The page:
|Title: ||The discourse of constitutional review in Vietnam
||Author(s): ||Bui Ngoc Son
||Keywords: ||Constitutional review; Vietnam’s Constitution; Vietnamese constitutional revision; Constitutional protection; Constitutional council
||Abstract: ||Like China, early twenty first century Vietnam has witnessed the particular rise of discourse on the possible creation of an independent institution of constitutional review. But different from in China, the matter of constitutional review receives official concern in Vietnam. Several congresses of the Communist Party of Vietnam encourage the search a suitable model of constitutional review in Vietnam. In 2010s, when Vietnam initiates the plan to comprehensively revise the nation’s constitution, the debates over constitutional review bloom. Several drafts of the revised constitution introduce an institution of constitutional review called constitutional council, but the new Constitution enacted in late 2013 eventually rejects it. Despite the rejection, the dynamics of Vietnamese discourse of constitutional review deserves scholarly attention. This paper describes and analyzes the rise of the Vietnamese discourse of constitutional review by employing several theories of constitutional review adoption. The paper argues that the rising discourse of constitutional review in Vietnam is considerably associated with: the rising popular awareness of rights, the rule of law, and limited government; the impact of globalization of constitutional review; and the political interests. It concludes by suggesting more comparative academic inquiries into the discourse, creation, and practice of constitutional review in authoritarianism.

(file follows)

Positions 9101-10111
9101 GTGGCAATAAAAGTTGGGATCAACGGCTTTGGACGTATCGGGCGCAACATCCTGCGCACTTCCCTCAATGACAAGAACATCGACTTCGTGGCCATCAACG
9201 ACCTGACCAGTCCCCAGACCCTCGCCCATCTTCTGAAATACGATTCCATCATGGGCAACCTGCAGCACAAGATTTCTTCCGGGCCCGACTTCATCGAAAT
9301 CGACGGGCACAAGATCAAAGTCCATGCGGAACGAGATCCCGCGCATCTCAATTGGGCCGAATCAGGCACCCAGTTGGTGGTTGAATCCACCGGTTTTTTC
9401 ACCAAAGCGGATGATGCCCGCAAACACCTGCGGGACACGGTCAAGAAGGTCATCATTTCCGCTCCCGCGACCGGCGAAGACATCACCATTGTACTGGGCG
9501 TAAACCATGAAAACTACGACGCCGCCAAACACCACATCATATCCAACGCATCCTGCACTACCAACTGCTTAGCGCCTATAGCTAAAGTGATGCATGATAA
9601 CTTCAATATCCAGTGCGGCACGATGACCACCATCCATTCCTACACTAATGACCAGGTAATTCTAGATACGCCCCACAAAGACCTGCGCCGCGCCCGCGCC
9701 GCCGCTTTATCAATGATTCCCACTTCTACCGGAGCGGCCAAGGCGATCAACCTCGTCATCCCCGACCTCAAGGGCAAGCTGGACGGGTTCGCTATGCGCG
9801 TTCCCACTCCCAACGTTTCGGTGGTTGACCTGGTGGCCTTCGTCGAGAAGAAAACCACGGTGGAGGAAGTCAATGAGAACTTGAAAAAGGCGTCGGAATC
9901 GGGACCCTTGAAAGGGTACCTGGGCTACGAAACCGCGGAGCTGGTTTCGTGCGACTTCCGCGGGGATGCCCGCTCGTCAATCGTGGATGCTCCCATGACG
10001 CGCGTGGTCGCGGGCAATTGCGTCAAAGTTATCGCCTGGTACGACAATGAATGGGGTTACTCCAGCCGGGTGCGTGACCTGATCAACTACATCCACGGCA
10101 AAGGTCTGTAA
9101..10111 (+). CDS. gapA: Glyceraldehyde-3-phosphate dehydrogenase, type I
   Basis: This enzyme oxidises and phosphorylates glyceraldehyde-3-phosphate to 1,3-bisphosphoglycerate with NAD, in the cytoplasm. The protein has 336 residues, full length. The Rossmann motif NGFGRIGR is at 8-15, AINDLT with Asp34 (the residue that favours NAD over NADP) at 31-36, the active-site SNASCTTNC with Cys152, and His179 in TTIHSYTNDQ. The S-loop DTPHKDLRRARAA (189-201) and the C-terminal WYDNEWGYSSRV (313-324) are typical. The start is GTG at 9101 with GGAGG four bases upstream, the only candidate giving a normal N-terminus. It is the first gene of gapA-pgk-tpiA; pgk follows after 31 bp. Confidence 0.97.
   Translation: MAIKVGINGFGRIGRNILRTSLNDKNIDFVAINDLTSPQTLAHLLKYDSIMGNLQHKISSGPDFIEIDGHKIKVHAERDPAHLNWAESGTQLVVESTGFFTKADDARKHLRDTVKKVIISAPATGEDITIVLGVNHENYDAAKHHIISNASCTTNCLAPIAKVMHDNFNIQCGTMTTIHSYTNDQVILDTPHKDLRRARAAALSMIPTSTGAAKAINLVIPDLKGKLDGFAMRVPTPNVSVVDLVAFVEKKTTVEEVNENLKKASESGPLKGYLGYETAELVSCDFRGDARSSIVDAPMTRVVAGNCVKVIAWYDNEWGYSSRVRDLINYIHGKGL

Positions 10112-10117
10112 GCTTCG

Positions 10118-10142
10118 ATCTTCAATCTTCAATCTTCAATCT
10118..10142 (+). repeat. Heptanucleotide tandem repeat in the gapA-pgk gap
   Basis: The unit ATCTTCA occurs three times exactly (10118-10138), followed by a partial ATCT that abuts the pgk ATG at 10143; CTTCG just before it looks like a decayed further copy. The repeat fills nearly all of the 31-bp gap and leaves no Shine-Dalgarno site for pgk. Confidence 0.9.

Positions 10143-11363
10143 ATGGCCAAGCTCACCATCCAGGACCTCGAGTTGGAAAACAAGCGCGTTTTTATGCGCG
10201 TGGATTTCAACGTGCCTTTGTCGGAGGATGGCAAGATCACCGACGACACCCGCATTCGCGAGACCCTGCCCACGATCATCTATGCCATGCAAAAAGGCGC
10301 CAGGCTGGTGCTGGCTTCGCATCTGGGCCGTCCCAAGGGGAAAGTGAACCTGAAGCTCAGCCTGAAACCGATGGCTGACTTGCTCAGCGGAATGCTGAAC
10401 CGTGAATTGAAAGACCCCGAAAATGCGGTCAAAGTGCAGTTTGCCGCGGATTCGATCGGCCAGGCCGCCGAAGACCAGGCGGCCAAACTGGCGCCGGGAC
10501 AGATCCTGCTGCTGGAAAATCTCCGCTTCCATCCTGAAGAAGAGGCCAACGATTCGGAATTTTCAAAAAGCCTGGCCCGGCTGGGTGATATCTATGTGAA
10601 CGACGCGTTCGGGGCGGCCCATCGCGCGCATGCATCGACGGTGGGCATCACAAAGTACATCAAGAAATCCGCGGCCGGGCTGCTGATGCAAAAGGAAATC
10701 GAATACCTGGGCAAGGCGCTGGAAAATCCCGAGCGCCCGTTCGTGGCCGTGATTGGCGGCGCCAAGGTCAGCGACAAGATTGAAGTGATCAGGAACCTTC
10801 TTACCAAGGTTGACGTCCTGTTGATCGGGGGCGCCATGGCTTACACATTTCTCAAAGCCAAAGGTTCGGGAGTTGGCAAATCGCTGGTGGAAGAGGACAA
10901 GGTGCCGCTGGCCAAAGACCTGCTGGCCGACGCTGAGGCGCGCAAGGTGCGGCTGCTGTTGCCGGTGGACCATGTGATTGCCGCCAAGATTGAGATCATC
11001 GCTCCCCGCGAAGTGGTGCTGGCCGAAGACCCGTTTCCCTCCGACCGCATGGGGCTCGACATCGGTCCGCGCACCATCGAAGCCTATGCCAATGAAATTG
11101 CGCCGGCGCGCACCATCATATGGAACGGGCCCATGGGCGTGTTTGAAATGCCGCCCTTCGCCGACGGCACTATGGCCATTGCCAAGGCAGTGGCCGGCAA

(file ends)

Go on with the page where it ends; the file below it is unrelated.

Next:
||Issue Date: ||2015
||Publisher: ||Oxford University Press
||Series/Report no.: ||Vol. 9, No. 2
|Appears in Collections:||INTERNATIONAL PUBLICATIONS|